New To Poly

TboyTy TboyTy
I'm in an interesting situation and looking for advice.

I've been around poly people/groups for a while now and have never gotten involved due to lack of attraction. Recently I met a couple who identify as poly but do not have a third that they share, just others outside that relationship. I am quite taken with one of them and it is known to both. They are both OK with this and open to the idea. The catch is that we have become friends. I don't want to pass up what may be an opportunity for a great partner but I know very little of the do's/don't(s) when getting involved with more complicated relationships like this.

Outside of the obvious need for very open communication what else would be good to know going in? What pitfalls or mistakes have you made along the way to establishing healthy poly relationships and how would you avoid them or handle them differently?
01/28/2011
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VieuxCarre VieuxCarre
Forming a poly relationship is like that of forming a monogamous relationship, just with two people. You need to be friends with them first to make sure that you are a fit to their lifestyle and, in general, their life. When you become a part of a poly situation, you are getting involved with two people, not just one. You may not be sexually involved with both partners, but there is a level of commitment, trust, and respect that is developed over time.

One mistake is jealousy. If you involve yourself in a poly relationship, you cannot really be jealous of either person giving the other attention either to each other or to someone else. Some poly situation aren't triads and have more than just three people involved. It depends on the people and the situation.

You have to keep an open mind and be trusting. If you don't trust your partners, it won't work.

That's just my .02 from experience. I hope this helps!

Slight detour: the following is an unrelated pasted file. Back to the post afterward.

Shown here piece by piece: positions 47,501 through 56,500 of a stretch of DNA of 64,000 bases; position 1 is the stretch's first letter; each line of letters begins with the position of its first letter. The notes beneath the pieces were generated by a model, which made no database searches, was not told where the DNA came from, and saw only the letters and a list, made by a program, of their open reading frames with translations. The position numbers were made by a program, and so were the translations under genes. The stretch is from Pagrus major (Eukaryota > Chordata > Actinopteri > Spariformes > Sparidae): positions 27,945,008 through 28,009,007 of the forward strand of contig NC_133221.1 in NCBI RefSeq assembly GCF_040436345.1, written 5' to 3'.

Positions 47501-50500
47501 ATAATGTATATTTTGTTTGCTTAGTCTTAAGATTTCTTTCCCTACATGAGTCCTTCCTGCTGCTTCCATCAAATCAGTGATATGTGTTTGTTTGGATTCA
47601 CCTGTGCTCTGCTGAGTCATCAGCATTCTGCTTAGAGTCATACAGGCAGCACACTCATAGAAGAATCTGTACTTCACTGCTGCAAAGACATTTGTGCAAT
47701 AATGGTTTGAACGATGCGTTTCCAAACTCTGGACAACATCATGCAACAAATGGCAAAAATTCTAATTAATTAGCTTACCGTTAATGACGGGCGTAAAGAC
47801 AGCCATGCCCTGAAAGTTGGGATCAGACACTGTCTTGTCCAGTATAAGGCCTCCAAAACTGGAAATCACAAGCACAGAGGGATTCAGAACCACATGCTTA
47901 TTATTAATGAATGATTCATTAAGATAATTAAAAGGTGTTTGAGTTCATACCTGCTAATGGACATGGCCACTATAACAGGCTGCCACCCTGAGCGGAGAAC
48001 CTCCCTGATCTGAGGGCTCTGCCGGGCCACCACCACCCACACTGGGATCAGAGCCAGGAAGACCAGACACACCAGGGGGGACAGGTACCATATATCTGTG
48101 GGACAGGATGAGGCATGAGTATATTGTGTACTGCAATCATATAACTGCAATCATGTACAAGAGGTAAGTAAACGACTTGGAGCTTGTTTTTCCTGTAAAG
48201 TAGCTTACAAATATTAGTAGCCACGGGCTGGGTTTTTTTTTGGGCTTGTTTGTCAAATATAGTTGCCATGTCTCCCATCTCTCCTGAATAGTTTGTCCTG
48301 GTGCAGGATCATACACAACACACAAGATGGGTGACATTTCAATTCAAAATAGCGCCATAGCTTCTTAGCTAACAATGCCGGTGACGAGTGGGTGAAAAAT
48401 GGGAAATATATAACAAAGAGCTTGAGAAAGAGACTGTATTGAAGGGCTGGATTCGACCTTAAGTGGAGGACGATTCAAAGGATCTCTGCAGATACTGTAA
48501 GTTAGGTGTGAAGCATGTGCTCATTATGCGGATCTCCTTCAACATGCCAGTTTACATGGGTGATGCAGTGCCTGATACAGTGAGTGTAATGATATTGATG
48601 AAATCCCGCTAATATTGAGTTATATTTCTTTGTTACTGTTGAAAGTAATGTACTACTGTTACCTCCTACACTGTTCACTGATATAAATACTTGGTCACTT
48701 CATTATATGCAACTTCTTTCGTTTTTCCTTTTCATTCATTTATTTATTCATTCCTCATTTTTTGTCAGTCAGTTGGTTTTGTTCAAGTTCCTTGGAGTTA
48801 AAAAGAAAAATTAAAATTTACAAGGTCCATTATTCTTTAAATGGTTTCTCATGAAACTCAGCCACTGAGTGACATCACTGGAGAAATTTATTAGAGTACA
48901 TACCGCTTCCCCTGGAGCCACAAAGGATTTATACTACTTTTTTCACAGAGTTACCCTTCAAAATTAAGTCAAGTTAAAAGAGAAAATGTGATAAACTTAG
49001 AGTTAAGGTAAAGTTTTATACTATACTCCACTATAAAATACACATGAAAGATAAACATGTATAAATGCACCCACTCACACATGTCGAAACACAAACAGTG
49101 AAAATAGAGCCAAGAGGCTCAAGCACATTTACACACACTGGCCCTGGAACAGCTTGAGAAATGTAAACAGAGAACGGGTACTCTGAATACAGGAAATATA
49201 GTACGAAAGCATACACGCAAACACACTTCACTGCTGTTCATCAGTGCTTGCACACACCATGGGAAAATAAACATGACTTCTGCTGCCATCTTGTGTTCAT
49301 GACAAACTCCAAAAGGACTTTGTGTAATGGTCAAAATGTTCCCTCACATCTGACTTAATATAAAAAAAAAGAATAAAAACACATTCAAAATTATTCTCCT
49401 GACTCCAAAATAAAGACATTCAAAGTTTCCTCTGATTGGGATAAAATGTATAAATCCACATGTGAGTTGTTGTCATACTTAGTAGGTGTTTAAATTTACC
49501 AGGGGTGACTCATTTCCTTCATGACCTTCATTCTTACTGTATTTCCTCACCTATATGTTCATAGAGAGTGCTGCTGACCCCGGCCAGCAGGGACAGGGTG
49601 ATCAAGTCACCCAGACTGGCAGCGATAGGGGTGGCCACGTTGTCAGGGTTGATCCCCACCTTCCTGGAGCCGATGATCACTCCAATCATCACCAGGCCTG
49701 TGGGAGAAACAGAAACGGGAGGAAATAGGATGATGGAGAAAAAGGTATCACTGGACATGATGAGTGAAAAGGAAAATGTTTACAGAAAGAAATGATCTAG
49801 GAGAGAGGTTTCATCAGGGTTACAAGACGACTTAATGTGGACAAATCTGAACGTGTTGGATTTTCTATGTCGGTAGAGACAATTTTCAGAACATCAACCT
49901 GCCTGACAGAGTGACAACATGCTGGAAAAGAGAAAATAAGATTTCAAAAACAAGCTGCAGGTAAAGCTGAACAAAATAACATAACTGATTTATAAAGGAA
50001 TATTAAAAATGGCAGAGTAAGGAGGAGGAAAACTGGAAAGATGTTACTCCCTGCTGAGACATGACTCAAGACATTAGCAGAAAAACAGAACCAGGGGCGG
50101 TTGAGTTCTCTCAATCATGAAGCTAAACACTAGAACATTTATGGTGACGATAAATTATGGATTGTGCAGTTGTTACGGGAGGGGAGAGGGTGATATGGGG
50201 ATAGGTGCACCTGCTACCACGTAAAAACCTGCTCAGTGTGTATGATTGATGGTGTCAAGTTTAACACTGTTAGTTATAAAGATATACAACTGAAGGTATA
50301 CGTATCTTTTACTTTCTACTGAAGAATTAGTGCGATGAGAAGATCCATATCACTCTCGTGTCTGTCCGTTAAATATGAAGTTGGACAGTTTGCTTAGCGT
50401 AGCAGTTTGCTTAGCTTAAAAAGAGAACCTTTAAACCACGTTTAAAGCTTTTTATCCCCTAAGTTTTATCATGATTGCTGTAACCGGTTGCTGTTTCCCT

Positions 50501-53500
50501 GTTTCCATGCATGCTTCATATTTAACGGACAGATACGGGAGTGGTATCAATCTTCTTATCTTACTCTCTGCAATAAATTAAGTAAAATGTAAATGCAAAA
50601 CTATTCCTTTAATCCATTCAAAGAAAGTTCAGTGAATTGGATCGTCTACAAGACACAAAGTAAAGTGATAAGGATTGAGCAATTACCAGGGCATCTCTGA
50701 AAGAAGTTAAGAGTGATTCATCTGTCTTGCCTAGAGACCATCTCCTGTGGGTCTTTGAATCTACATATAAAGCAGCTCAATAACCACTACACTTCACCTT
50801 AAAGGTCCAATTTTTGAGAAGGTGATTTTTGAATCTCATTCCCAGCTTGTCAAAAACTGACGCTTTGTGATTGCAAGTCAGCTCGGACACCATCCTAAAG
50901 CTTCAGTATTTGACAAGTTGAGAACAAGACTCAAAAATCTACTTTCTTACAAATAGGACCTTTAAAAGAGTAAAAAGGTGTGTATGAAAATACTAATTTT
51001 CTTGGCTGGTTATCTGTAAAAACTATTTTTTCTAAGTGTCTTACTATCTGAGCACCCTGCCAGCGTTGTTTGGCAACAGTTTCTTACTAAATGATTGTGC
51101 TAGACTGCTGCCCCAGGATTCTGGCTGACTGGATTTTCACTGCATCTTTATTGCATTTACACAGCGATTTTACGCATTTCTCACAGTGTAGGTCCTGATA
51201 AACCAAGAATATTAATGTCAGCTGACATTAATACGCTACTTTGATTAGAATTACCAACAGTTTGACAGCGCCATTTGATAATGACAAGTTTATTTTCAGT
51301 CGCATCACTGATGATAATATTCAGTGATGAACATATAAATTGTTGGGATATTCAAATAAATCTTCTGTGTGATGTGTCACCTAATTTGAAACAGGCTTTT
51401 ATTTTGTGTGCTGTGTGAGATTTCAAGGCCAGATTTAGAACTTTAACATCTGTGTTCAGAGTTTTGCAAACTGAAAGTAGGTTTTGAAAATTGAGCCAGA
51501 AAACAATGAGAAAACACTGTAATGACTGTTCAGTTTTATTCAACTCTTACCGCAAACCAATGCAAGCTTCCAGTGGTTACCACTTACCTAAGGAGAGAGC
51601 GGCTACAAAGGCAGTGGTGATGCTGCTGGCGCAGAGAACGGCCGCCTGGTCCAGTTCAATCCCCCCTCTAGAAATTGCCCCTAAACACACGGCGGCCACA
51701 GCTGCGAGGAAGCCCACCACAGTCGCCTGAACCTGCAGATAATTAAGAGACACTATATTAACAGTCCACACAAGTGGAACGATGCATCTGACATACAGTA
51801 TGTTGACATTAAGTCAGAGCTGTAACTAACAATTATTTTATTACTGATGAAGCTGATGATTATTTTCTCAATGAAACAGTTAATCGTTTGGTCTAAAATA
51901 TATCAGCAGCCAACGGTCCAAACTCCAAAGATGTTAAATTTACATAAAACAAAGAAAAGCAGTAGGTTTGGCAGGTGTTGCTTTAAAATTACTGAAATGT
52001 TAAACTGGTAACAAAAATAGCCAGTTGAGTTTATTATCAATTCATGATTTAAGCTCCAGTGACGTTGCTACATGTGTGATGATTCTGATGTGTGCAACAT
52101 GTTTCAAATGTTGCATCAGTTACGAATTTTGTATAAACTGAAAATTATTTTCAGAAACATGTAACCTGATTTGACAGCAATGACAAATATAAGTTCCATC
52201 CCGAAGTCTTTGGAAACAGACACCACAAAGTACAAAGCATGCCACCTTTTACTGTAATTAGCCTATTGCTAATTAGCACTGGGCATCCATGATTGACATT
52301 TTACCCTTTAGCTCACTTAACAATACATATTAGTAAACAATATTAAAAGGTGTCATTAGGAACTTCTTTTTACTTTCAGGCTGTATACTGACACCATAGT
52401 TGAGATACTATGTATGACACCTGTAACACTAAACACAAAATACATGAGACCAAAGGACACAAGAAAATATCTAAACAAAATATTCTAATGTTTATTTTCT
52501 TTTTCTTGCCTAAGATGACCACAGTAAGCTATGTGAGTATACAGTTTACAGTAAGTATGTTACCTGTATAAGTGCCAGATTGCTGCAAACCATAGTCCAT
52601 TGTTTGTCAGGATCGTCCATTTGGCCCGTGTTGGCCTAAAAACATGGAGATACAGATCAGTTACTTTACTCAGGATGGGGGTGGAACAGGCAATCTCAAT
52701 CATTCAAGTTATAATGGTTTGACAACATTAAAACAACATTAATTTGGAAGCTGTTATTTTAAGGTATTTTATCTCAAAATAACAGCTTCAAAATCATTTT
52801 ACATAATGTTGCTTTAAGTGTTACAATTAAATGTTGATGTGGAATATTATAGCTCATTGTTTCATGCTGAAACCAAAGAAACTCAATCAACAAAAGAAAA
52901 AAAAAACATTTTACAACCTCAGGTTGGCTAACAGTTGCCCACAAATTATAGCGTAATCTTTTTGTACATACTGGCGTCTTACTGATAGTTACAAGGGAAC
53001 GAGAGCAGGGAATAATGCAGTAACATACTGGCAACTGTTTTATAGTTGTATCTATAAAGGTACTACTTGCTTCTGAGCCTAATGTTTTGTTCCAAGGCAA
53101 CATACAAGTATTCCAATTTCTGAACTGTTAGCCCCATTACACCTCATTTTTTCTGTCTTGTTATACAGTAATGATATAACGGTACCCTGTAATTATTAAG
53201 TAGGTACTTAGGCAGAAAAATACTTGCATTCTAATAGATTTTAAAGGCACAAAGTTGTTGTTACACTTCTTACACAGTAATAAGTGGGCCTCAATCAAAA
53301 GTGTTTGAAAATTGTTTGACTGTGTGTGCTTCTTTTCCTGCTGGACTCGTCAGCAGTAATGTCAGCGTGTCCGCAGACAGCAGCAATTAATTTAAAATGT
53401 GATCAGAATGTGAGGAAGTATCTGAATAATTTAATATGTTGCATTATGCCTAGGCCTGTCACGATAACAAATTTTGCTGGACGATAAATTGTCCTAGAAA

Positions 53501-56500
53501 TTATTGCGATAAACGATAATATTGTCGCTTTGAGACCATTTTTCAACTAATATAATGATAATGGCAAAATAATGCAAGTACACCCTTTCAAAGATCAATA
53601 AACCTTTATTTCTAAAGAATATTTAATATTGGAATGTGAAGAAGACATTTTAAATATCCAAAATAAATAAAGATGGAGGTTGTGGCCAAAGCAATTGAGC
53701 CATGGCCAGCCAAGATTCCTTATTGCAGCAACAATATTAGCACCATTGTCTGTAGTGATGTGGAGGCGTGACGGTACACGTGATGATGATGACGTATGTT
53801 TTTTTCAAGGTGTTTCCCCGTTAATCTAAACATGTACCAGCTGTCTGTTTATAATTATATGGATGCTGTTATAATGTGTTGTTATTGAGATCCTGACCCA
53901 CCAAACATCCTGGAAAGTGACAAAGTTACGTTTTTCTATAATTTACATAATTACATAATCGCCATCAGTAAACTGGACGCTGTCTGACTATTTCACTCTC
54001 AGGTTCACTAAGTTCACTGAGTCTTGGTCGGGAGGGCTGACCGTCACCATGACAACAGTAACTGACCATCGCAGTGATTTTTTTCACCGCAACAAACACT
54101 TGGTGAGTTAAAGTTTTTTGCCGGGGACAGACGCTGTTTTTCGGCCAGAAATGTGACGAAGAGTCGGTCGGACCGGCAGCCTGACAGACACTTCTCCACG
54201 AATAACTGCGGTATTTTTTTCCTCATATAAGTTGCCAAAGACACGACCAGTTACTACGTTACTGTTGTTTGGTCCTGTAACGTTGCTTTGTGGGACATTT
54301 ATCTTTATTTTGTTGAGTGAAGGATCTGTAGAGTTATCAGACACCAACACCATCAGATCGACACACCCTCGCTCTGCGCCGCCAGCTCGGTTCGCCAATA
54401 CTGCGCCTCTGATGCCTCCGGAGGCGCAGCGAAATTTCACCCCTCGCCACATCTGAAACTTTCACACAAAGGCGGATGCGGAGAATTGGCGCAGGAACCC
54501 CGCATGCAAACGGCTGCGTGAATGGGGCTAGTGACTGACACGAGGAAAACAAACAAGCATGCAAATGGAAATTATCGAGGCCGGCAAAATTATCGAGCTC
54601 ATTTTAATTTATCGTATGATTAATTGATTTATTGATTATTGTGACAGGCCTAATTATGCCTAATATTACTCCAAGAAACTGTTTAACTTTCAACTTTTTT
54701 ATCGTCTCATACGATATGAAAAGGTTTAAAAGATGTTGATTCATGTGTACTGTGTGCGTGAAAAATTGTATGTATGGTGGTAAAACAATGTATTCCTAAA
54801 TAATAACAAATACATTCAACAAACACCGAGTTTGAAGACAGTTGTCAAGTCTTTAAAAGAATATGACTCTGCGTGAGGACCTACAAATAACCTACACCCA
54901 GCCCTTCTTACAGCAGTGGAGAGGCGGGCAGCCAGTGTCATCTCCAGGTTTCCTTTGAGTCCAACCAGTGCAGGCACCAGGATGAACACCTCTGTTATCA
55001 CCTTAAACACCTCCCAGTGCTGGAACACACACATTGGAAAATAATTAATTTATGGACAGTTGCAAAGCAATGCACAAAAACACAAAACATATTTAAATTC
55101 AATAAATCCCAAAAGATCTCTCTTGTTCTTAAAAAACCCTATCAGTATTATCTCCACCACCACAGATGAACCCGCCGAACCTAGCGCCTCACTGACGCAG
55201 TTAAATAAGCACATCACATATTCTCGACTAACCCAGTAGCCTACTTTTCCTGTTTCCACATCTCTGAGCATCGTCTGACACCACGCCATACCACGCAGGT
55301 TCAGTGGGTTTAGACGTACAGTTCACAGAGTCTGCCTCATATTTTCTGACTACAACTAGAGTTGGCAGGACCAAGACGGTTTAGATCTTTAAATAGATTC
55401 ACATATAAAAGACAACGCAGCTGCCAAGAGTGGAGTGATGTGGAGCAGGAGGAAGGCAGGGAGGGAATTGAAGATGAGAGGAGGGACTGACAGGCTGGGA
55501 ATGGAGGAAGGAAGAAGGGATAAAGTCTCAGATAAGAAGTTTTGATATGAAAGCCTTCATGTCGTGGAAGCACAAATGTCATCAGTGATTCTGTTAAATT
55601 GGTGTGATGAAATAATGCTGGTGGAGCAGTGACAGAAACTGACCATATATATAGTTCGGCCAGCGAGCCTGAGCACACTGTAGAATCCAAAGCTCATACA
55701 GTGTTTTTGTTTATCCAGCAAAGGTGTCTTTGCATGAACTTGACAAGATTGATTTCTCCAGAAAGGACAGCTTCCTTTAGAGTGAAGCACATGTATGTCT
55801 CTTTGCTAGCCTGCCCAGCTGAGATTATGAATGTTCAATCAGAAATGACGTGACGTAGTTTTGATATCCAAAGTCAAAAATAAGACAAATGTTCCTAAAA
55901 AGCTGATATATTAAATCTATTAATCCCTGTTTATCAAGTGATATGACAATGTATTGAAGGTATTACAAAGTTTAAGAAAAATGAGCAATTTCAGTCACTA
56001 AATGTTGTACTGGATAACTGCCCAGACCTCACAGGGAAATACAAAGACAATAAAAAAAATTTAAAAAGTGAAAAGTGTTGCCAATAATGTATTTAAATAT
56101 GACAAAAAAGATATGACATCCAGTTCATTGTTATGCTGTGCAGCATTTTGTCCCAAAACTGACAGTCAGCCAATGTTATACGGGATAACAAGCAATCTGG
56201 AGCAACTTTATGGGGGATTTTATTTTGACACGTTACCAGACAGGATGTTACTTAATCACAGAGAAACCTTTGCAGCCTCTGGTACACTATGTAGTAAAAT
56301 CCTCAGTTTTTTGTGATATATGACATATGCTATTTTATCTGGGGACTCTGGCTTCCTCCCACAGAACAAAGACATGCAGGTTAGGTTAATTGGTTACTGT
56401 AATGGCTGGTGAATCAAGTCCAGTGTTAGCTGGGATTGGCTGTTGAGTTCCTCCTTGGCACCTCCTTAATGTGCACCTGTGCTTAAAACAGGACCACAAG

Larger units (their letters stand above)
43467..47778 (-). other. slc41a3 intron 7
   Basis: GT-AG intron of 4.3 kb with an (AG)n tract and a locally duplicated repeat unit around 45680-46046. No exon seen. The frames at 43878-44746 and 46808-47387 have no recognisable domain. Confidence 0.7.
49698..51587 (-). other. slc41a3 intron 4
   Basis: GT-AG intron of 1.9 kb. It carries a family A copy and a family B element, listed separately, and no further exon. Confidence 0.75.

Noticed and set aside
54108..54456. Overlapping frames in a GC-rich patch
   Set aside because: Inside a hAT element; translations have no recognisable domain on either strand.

01/28/2011
Airen Wolf Airen Wolf
Quote:
Originally posted by VieuxCarre
Forming a poly relationship is like that of forming a monogamous relationship, just with two people. You need to be friends with them first to make sure that you are a fit to their lifestyle and, in general, their life. When you become a part of a ... More
Fabulous advice VieuxCarre! I would add that you need LOTS of sit down with them both time to build the relationship that fits ALL of you. A deep friendship is amazing if you aren't going to be sexual with the other partner. You need to understand that these two are going to get angry with each other and might even wonder whether it is worth staying together, for a triad to work it needs to be an all or nothing proposition so it falls on the third to weather these storms and allow the other two to work out their problems. Support the love they share and it allows each of them to support the relationship you have with each of them....if that makes sense.

In our relationship I know I can go to either Sigel or Arch and talk about the other one and they will offer loving suggestions and remind me gently that I do love whomever I am currently frustrated with and that we can work it out. They each know that the other guy isn't looking to freeze them out or 'steal' me away.